• 13. If a nominee who is serving as a director is not elected at the Annual Meeting, Delaware law provides that the director would continue to serve on the Board as a “holdover director” until his or her successor is elected. Our Corporate Governance Guidelines, however, require any nominee for director who fails to receive a majority of the votes cast for his or her election to tender his or her resignation. The Corporate Governance and Nominating Committee of the Board will consider the resignation and recommend to the Board whether to accept or reject it. In considering the resignation, the Committee will take into account such factors as any stated reasons why stockholders voted against the election of the director, the length of service and qualifications of the director, the director’s contributions to ITW and our Corporate Governance Guidelines. The Board will consider the Committee’s recommendation, but no director who failed to receive a majority of the votes cast will participate. We will disclose the results within 90 days of the Annual Meeting. At the 2007 Annual Meeting, each director received a majority of the votes cast for his or her election. Director Compensation Annual Retainer and Chair Fees The annual retainer for non-employee directors is $135,000, and the annual fee for committee chairs is an additional $5,000, except for the Audit Committee chair, whose annual fee is $15,000. Non-employee directors are given the opportunity to elect annually to receive all or a portion of their annual retainer and chair fees in an equivalent value of ITW common stock pursuant to our Stock Incentive Plan. The number of ITW shares to be issued to a director is determined by dividing the dollar amount of the fee subject to the election by the fair market value of ITW common stock on the date the fee otherwise would have been paid in cash. Directors’ Deferred Fee Plan Non-employee directors can defer receipt of all or a portion of their annual retainer and chair fees until retirement or resignation. Deferred fee amounts are credited with interest quarterly at current rates. A director can also elect to defer receipt of the ITW common stock received in lieu of a cash payment, in which case the deferred shares are credited as stock units to an account in the director’s name. The account receives additional credit for cash dividends and is adjusted for stock dividends, splits, combinations or other changes in ITW common stock upon retirement, resignation or a corporate change (as defined in the Stock Incentive Plan), with any fractional shares paid in cash. ITW Common Stock In 1995, the stockholders approved a plan whereby a portion of each non-employee director’s compensation may include the periodic grant of restricted ITW common stock, thereby directly linking another element of director compensation with ITW’s long-term performance. ITW last granted restricted shares under the plan in February 2004. Currently, there are no restricted shares granted under the plan that have not vested. ITW intends to continue to grant stock to each non-employee director under the Stock Incentive Plan. Effective January 1, 2007, non-employee directors will receive an annual stock grant equivalent in value to approximately $30,000, except that in 2007 Mr. Skinner, who had not received a prior grant, received a stock grant equivalent in value to approximately $69,796. On February 8, 2008, each non-employee director was granted 618 shares of stock. 11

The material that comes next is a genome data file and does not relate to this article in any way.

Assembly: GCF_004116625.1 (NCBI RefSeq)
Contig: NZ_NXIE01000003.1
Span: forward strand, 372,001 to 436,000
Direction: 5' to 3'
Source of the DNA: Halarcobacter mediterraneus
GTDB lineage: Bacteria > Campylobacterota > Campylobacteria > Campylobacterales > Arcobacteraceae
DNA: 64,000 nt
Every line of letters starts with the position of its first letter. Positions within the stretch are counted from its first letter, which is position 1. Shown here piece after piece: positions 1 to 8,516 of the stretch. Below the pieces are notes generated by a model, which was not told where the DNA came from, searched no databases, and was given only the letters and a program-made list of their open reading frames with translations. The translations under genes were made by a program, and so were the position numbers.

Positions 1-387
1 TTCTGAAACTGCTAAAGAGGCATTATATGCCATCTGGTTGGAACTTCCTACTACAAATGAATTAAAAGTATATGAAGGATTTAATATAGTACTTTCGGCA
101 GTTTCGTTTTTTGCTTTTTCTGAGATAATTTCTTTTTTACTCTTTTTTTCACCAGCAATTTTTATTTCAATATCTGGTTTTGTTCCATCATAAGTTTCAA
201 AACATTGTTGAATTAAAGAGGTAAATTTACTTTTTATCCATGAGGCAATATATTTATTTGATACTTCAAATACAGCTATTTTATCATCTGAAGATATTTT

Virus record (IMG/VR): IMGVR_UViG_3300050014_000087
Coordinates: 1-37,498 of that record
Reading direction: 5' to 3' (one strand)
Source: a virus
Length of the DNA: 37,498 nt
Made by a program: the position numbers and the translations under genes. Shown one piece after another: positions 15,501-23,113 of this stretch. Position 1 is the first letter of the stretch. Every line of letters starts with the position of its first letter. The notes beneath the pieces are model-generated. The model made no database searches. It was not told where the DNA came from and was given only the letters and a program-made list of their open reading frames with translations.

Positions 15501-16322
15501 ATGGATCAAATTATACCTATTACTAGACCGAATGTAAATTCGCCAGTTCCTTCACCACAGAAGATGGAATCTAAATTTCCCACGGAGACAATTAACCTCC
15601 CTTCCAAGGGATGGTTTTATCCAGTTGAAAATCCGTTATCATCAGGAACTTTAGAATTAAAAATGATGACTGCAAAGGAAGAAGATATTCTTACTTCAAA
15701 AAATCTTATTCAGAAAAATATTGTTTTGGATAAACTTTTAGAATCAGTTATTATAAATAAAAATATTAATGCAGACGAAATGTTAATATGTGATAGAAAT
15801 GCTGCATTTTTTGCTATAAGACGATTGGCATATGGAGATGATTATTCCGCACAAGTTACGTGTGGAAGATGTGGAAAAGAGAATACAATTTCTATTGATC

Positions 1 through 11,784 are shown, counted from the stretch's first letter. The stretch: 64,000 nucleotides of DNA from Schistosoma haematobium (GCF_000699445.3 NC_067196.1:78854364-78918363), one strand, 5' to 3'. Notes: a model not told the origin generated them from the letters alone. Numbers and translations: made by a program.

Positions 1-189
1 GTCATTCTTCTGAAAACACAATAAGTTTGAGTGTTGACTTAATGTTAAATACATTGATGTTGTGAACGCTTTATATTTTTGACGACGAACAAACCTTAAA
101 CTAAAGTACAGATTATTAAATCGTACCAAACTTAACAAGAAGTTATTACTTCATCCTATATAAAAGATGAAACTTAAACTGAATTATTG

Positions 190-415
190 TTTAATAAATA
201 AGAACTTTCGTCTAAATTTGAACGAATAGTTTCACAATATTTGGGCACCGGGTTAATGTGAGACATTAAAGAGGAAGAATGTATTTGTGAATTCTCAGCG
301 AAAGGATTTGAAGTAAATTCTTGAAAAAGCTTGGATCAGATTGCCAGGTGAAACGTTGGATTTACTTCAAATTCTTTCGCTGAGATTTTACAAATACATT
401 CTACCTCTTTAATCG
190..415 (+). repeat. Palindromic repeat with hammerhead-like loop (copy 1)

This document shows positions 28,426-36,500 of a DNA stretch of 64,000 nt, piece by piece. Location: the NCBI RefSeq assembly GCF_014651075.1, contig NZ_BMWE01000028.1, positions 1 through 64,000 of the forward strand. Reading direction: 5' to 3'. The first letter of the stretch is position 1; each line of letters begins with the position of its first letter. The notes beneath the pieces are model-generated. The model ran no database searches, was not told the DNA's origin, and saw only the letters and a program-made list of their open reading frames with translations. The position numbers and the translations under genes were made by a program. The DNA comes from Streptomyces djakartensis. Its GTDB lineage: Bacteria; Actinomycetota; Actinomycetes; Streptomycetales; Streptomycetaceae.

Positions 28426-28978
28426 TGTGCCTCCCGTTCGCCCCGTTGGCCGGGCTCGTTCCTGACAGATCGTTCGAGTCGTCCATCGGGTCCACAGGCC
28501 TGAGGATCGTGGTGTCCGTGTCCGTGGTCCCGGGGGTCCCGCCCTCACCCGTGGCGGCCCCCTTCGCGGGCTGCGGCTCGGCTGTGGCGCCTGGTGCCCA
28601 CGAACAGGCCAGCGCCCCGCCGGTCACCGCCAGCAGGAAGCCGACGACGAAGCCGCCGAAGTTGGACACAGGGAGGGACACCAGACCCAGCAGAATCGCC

• 14. Phantom ITW Stock To tie a further portion of their compensation to our long-term performance, non- employee directors of ITW are awarded 1,000 units of phantom stock upon first becoming a director. The value of each unit equals the market value of one share of ITW common stock. Additional units are credited to a director’s phantom stock account in an amount equivalent to cash dividends paid on ITW stock. Accounts are adjusted for stock dividends, stock splits, combinations or similar changes. A director is eligible for a cash distribution from his or her account at retirement or upon approved resignation. When phantom stock is awarded, directors elect to receive the distribution in either a lump sum or in up to ten annual installments. Directors receive the value of their phantom stock accounts immediately upon a change of control. Director Compensation in Fiscal Year 2007 The following table summarizes the compensation for our directors who served during 2007. Fees Earned or Paid in Stock Cash Total Awards Name(1) ($)(2)(3) ($) ($)(4) William F. Aldinger . . . . . . . . . . . . . . . . . . . . . . . . . . . . . . . . . . . . . . . . $140,000 $29,980 $169,980 Michael J. Birck . . . . . . . . . . . . . . . . . . . . . . . . . . . . . . . . . . . . . . . . . . . $150,000 $29,980 $179,980 Marvin D. Brailsford. . . . . . . . . . . . . . . . . . . . . . . . . . . . . . . . . . . . . . . . $140,000 $29,980 $169,980 Susan Crown . . . . . . . . . . . . . . . . . . . . . . . . . . . . . . . . . . . . . . . . . . . . . $135,000 $29,980 $164,980 Don H. Davis, Jr. . . . . . . . . . . . . . . . . . . . . . . . . . . . . . . . . . . . . . . . . . . $135,000 $29,980 $164,980 Robert C. McCormack . . . . . . . . . . . . . . . . . . . . . . . . . . . . . . . . . . . . . . $140,000 $29,980 $169,980 Robert S. Morrison . . . . . . . . . . . . . . . . . . . . . . . . . . . . . . . . . . . . . . . . . $135,000 $29,980 $164,980 James A. Skinner . . . . . . . . . . . . . . . . . . . . . . . . . . . . . . . . . . . . . . . . . . $135,000 $69,815 $204,815 Harold B. Smith . . . . . . . . . . . . . . . . . . . . . . . . . . . . . . . . . . . . . . . . . . . $140,000 $29,980 $169,980 (1) David B. Speer is not included in this table since he does not receive any compensation for his service as a director. (2) The following directors elected to convert fees earned in 2007 to shares of ITW common stock and to defer receipt of those shares: Name Fees Deferred in 2007 Number of Shares William F. Aldinger . . . . . . . . . . . . . . . . . . . . . . . . . . . . . . . . . $140,000 2,568 Michael J. Birck . . . . . . . . . . . . . . . . . . . . . . . . . . . . . . . . . . . $150,000 2,752 Don H. Davis, Jr. . . . . . . . . . . . . . . . . . . . . . . . . . . . . . . . . . . $135,000 2,477 Robert S. Morrison . . . . . . . . . . . . . . . . . . . . . . . . . . . . . . . . . $135,000 2,477 James A. Skinner . . . . . . . . . . . . . . . . . . . . . . . . . . . . . . . . . . $135,000 2,477 (3) In addition to $135,000 annual retainer, includes committee chair fees ($5,000 for Mr. Aldinger; $15,000 for Mr. Birck; $5,000 for Mr. Brailsford; $5,000 for Mr. McCormack; and $5,000 for Mr. Smith). 12